Modern society relies heavily upon complex and widespread electric grids. In recent years, advanced sensors, intelligent automation, communication networks, and information technologies (IT) have been integrated into the electric grid to enhance its performance and efficiency. Integrating these new technologies has resulted in more interconnections and interdependencies between the physical and cyber components of the grid. Natural disasters and man-made perturbations have begun to threaten grid integrity more often. Urban infrastructure networks are highly reliant on the electric grid and consequently, the vulnerability of infrastructure networks to electric grid outages is becoming a major global concern. In order to minimize the economic, social, and political impacts of large-scale power system outages, the grid must be resilient in addition of being robust and reliable. The concept of a power system’s cyber-physical resilience centers around maintaining critical functionality of the system backbone in the presence of unexpected extreme disturbances. Resilience is a multidimensional property of the electric grid; it requires managing disturbances originating from physical component failures, cyber component malfunctions, and human attacks. In the electric grid community, there is not a clear and universally accepted definition of cyber-physical resilience. This paper focuses on the definition of resilience for the electric grid and reviews key concepts related to system resilience. This paper aims to advance the field not only by adding cyber-physical resilience concepts to power systems vocabulary, but also by proposing a new way of thinking about grid operation with unexpected extreme disturbances and hazards and leveraging distributed energy resources. The concepts of service availability and quality are not new, but many recognize the need of resilience in maintaining essential services to critical loads, for example to allow home refrigerators to operate for food conservation in the aftermath of a hurricane landfall. By providing a comprehensive definition of power system resilience, this paper paves the way for creating appropriate and effective resilience standards and metrics.
We report on an experimental case study of personalized lighting controls built on top of an infrastructure designed to enable rapid development of applications in commercial buildings. Our personalized lighting controls (PLC) use an existing standard commercial building lighting automation system and require no new hardware to deploy. PLC presents occupants with a "shared virtual light switch" accessible online and easily viewable on smart phones by scanning a QR code. It embodies three important design principles: individual empowerment with localized human-centered resolution, token effort for energy consumption and return to a low-power state when inactive. After deploying our lighting controls on two new floors of a large research building on campus, we show a sustainable reduction in lighting energy of 50% to 70% on both floors over 12 weeks, continuing to this day. These savings are found to come from a combination of reducing brightness and keeping lights on less often, especially during evenings and weekends.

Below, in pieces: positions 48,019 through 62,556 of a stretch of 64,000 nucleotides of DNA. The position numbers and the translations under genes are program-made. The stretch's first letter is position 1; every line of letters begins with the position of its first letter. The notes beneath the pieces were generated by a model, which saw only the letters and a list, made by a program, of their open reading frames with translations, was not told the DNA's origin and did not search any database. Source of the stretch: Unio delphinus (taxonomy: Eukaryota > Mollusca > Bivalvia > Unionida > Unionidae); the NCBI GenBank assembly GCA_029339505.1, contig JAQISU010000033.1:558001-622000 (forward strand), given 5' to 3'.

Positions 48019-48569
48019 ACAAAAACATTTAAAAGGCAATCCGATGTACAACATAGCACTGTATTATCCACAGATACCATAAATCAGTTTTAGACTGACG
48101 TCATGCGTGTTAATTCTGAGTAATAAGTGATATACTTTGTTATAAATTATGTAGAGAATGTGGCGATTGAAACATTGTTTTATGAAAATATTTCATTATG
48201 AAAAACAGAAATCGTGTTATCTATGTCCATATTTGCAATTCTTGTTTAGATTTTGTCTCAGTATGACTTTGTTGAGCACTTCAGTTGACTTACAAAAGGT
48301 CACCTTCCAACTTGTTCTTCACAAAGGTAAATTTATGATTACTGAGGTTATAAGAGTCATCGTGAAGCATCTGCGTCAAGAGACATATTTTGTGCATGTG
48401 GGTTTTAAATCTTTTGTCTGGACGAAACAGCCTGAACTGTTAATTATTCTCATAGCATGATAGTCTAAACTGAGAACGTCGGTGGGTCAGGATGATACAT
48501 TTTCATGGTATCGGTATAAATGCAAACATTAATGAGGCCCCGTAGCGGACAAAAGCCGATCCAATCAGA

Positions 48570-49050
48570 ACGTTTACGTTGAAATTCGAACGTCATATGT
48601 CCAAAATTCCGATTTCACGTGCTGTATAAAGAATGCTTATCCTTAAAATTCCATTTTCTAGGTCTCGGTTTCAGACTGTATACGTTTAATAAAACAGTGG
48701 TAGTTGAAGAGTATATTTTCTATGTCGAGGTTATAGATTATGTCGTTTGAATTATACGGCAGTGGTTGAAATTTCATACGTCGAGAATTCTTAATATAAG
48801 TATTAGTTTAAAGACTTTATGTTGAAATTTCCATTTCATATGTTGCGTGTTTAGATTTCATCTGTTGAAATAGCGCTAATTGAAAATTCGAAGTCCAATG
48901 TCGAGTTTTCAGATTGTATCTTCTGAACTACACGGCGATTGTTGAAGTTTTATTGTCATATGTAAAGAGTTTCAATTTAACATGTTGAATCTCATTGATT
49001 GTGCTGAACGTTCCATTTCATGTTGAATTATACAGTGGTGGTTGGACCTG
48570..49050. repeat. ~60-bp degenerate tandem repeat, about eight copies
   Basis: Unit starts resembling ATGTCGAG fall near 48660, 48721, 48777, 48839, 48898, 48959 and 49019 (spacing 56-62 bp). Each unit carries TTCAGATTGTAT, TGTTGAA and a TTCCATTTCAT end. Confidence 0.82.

In this work we address the problem of static state estimation (SE) in distribution grids by leveraging historical meter data (pseudo-measurements) with real-time measurements from synchrophasors (PMU data). We present a Bayesian linear estimator based on a linear approximation of the power flow equations for distribution networks, which is computationally more efficient than standard nonlinear weighted least squares (WLS) estimators. We show via numerical simulations that the proposed strategy performs similarly to the standard WLS estimator on a small distribution network. A key advantage of the proposed approach is that it provides explicit off-line computation of the estimation error confidence intervals, which we use to explore the tradeoffs between number of PMUs, PMU placement and measurement uncertainty. Since the estimation error in distribution systems tends to be dominated by uncertainty in loads and scarcity of instrumented nodes, the linearized method along with the use of high-precision PMUs may be a suitable way to facilitate on-line state estimation where it was previously impractical.